ZIG: I believe, first of all, is to understand that the separation is temporary, provided they know Christ. Second, remind them there are no known benefits for not weeping. Christ never attended a funeral; He didn't like them. In every case, He raised the dead. Understand that Christ has raised our daughter. We know we will see her again. Go ahead and shed those tears. God is collecting them in a bottle. And ignore to the best of your ability, those well-meaning friends who say, get over it. You never get over it. As I say in my book, grieving for the Christian is like going through a long winding mountain tunnel. You know there's an end to it. You just don't know where. So you keep going. Not in your own strength, but in the strength of Christ. And then the grief ends when you get to the end of the tunnel and you see the light shed by the glory of Christ and you'll see your loved one right there with Him. Then and only then does the grieving stop and the eternal rejoicing begins. Concentrate on all of the good things and the good times. Our youngest daughter, Julie, when we have a little snowflake, it doesn't happen often in Dallas, but that was her favorite thing. She used to do a snow dance and get on the telephone. "We have a big snow, you know," Julie would say, "now we can have happy Susie thoughts all day long." Emphasize the joy and the beauty.

TERRY: Where do you go with the why questions?

ZIG: Well, we never ask the why question because God's book in Psalms says the days were measured. Isaiah 57:1 and 2 says that God sees the evil that lies ahead of them. In Suzan's illness and death, I was dealing with a young couple, his wife had a similar disease and for two years she was in and out of the hospital. A lot of pain, a lot of everything. Then God called her home. We're grateful that our Suzan didn't have to go through with that.

TERRY: Your whole family works together. What is God doing with you now? Where is he taking you now?

ZIG: I'm telling you, it stuns people when I tell them. Most people think in my early 30s or late 30s.

TERRY: That's what I was thinking.

ZIG: I'm 73 and having more fun than I've ever had in my life. Someone said, I heard you had retired. I said, you weren't listening. I said, I was refired. I said, I'm not going to use up, let up, set up or give up until I'm taken up. As a matter of fact, I'm just getting warmed up. And we actually, we just launched a new company that is the most exciting thing we've ever done. We're just so grateful for it because we'll be able to distribute more of our life changing materials, including Christian motivation through this new network.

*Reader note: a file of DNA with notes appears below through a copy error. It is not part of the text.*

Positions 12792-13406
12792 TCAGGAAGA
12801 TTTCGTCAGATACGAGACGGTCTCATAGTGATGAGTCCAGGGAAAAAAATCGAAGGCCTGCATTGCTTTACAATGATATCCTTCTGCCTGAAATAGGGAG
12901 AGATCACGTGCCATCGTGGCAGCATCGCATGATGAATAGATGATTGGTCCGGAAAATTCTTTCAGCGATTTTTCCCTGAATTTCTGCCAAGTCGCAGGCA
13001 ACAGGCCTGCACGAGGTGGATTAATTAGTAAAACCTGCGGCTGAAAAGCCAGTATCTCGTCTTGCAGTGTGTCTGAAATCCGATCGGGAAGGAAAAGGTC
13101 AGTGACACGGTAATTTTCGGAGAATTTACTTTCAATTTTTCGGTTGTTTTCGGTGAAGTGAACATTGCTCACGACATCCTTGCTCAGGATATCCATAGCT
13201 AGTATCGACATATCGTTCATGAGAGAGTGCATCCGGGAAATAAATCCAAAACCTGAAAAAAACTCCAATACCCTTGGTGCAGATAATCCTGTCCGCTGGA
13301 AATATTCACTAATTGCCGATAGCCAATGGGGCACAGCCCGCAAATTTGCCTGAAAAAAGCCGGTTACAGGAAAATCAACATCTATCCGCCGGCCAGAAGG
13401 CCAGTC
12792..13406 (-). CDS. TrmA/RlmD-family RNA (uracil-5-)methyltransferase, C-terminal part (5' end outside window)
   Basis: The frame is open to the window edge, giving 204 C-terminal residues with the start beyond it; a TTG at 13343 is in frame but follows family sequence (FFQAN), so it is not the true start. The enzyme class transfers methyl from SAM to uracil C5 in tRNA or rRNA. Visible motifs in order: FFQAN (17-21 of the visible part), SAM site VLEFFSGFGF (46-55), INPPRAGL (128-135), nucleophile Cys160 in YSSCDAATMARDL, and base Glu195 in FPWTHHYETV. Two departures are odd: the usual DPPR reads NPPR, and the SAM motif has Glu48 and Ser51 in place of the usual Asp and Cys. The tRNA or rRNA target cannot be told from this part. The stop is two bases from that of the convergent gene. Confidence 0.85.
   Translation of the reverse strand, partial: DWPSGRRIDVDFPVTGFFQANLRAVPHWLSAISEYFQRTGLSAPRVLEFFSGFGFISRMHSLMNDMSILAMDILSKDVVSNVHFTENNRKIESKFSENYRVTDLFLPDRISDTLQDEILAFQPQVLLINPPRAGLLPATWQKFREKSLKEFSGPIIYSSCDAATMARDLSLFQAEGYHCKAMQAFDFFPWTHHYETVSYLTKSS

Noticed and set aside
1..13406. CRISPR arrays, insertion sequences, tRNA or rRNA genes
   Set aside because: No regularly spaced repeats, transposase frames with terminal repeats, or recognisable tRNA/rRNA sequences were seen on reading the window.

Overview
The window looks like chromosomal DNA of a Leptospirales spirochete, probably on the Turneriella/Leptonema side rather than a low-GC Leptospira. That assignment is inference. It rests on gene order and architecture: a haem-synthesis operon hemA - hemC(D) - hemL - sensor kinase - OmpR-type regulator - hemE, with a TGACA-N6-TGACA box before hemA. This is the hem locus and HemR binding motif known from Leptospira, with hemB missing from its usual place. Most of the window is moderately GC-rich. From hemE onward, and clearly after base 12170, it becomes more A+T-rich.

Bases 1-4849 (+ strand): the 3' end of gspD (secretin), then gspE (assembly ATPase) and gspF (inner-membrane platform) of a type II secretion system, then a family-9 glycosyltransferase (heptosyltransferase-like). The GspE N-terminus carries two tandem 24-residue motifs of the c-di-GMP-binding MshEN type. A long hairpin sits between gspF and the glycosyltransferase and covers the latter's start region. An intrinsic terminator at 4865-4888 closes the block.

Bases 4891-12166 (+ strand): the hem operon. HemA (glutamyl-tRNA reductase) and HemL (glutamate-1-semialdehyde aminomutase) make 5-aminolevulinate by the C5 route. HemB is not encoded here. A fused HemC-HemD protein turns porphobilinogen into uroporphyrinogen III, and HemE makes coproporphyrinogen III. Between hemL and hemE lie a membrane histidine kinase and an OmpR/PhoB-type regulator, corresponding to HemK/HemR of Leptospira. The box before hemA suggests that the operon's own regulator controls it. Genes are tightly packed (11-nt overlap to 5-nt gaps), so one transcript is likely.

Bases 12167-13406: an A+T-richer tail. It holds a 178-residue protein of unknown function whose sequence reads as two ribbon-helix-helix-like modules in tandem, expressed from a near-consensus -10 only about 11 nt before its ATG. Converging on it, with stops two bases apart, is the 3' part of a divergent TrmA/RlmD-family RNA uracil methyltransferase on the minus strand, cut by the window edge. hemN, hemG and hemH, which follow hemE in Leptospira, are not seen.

TERRY: That's wonderful. You have quite an interesting family in that they really genuinely are all involved in your business. Do you guys ever get tired of each other?

ZIG: You know, it's an incredible relationship. First of all, our children understood with repeated inputs in their lives, all of their lives that regardless, we love them very deeply. We enjoy each other. All of us have a good sense of humor. My son is a CEO and president of our new company. My son-in-law is executive vice president and chief operating officer. My youngest daughter is my editor and they're just so much fun to work with. I do all the creative stuff that I write. But my youngest daughter, being female and another generation, brings another dimension. She softens some of my work. I get pretty dogmatic on occasion. Especially about my faith.

TERRY: That's wonderful. That's one of the things I think has become a hallmark of your speaking. People know that behind all of the creative thoughts that you have is this underlying faith that has held you in good stead for many years. Suzan writes the most touching story that you share in the beginning of the book about your own childhood. You had a lot of struggles as you came up.

ZIG: Yes. We did. But we had a mother who loved us deeply and displayed that love. Times were a lot different then. There were other people who were having difficulties, but the first 27 years of our marriage we had financial difficulties. I've had my telephone disconnected and my lights turned off. Had to turn a car back in 'cause we couldn't pay for it. When Suzan was born, the bill was 64 dollars. I didn't have the money. I had to make two sales to get my own baby out of the hospital. Yet during all of that time, that redhead, she never complained. She always said tomorrow will be better. You can do it. And then the two things that rang my bell then, that keeps it ringing today. I love you and I believe in you. Had it not been for my family and my faith, I wouldn't be talking with you right this minute. Or very few other people. I was broken in death when I committed my life to Christ.